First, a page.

Fixing Parental Controls problem in OS X 10.8.2

If parental control settings for managed accounts are not working after updating OS X, there are several remedies you can try.

After updating to OS X 10.8.2, a number of people who use Apple's Parental Controls feature have reported that it is rejecting all Web sites that use the secure HTTPS protocol, which can include financial and educational sites, but also some popular commercial sites like Google.

Parental Controls allows an administrator to set time limits and content filters for a specific user account, including restrictions on Web access. Since secured Web sites that use the HTTP protocol cannot be properly examined for approval by this service, when site filtering is enabled they are blocked by default and must be explicitly allowed in the Parental Controls' Always Allow list. However, for some people in OS X 10.8.2, Parental Controls is invoking a restriction regardless of the settings and rejecting these sites, even when Web filtering is disabled.

This bug not only affects Web sites, but also any program that uses SSL connections for its embedded services, resulting in some third-party games and tools not running properly.

While a burden for those experiencing it, this problem is not universal and does not seem to happen on systems that have newly created managed accounts. Therefore it may only be an issue with how previous account settings are being handled.

As a result, if you are experiencing this problem then there are several approaches you can take:

  1. Create a new restricted user account
    If the account being used was fairly bare without many changes to settings and services, stored documents, and program preferences, then you might try creating a new account to replace the current one. Most people have likely spent enough time customizing their accounts that they won't want to do this, but for those who haven't, it could be a quick way to start anew.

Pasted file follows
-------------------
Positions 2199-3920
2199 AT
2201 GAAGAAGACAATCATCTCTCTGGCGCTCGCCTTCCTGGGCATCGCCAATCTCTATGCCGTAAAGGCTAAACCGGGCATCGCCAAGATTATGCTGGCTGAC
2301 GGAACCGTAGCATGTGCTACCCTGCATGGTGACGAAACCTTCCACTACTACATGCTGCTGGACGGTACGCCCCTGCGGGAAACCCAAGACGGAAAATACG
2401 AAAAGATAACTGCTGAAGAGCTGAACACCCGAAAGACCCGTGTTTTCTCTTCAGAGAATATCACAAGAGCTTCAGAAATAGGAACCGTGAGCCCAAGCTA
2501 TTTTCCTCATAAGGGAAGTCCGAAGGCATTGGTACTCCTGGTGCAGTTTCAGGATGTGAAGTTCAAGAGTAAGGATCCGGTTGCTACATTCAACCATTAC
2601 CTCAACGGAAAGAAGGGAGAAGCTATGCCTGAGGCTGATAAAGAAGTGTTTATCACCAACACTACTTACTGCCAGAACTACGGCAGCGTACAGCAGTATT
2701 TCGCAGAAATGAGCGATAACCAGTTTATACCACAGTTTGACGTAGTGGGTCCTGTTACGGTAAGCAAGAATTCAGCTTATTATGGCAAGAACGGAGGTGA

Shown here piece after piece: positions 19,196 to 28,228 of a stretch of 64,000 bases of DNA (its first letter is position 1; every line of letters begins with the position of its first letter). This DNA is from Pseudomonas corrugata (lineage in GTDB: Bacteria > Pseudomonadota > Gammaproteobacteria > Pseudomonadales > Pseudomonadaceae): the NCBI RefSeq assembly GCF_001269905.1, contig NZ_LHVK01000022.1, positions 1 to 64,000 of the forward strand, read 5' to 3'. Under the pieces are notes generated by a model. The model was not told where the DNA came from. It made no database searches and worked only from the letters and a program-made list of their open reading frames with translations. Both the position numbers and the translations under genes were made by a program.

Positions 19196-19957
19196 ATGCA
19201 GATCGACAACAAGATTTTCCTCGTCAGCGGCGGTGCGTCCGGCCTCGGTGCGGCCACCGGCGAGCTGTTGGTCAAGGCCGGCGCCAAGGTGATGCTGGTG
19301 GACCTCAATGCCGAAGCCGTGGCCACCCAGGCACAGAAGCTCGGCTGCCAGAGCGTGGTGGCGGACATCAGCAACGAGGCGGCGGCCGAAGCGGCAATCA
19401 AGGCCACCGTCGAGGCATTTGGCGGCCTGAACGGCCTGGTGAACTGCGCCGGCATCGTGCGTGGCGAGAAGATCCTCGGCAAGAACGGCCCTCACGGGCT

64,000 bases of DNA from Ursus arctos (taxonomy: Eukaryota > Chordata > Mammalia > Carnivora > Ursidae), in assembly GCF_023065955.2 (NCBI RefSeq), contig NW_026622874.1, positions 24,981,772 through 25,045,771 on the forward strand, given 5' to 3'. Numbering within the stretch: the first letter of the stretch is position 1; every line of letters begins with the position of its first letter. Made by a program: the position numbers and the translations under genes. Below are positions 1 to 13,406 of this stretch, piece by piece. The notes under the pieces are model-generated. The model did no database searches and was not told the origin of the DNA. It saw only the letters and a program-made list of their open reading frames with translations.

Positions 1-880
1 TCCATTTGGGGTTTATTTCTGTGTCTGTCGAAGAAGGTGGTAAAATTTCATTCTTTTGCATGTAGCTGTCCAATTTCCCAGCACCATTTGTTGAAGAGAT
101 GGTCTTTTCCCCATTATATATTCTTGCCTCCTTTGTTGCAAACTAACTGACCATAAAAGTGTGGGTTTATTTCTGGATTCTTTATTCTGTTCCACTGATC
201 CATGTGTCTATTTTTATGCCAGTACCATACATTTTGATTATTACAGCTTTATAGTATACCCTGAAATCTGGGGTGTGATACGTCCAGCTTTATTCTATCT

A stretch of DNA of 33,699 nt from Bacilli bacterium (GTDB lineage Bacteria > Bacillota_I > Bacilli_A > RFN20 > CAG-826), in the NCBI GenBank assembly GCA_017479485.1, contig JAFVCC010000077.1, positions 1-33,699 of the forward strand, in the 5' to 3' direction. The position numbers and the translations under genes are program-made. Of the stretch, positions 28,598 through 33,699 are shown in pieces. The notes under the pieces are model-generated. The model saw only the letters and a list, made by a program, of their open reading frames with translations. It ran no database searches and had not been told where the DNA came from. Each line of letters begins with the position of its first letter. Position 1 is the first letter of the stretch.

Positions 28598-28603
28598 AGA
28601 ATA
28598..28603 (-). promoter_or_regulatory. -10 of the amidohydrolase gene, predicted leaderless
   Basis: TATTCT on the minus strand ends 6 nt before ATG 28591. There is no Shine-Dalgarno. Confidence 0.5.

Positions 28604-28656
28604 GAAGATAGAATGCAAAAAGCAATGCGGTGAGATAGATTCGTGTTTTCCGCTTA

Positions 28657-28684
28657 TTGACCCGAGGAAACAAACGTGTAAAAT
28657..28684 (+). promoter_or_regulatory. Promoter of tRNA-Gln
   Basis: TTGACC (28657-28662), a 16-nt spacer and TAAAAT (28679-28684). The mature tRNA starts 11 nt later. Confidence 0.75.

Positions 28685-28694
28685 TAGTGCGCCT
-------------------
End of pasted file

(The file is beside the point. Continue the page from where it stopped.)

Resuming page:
2. Managed user parental control settings
    Parental Controls settings are located in a folder for each managed user in this location on the Hard Drive. Screenshot by Topher Kessler/CNET
  3. Remove Parental Control settings
    A more attractive option might be to try clearing parental control settings for the user account. To do this, log in to an administrator account and go to the Macintosh HD/Library/Managed Preferences/ folder. In here you will find a folder for each managed user, which contains a set of property list preferences for the various restrictions imposed by Parental Controls.

    The plists files in this folder hold the specific settings for each component of the Parental Controls service, and are then lumped together by the master plist file called "complete.plist." The Web site filtering features are stored in the "com.apple.familycontrols.contentfilter.plist" file, so try removing that one, then logging out and back in to the restricted account to see if this helps the situation.

    If the problem persists, then try removing the entire settings folder that contains these files for the user, and setting up the parental restrictions again in the system preferences.
  4. Enabling and disabling Parental Controls
    Toggle between these two options for the user account to disable and re-enable parental controls. Screenshot by Topher Kessler/CNET
  5. Clear and reset the Managed Account status
    A last approach to try after removing Parental Control settings is to clear and reinstate the Managed Account status for the problematic accounts.

    In OS X, each user account is defined in part by a property list in a central database that contains details like the user's account picture, home folder location, local user ID, and other security keys and hashes for account identification, among other default options for the account. If the account is managed, then one of these is an embedded copy of the "complete.plist" property list (mentioned above) that is also seen in the Macintosh HD/Library/Managed Preferences/ folder.

    The bug being experienced here may involve a conflict with the settings in this embedded plist, so the last approach is to try clearing this embedded file. You cannot do this manually without risking damaging the account; however, since administrator accounts do not have this feature you can force the system to remove it by temporarily promoting the account to administrator and then demoting it again. To do this, go to the Accounts system preferences and check the option to allow the user to administer the computer. Confirm that you wish to do this,then enable the Parental Controls option again, which will remove admin status from the account.

After performing these steps, go to the Parental Controls system preferences and try setting them up again for the account.

Thanks to MacFixIt reader "Outer" for writing in about this issue.



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About the author

    Topher, an avid Mac user for the past 15 years, has been a contributing author to MacFixIt since the spring of 2008. One of his passions is troubleshooting Mac problems and making the best use of Macs and Apple hardware at home and in the workplace.

     

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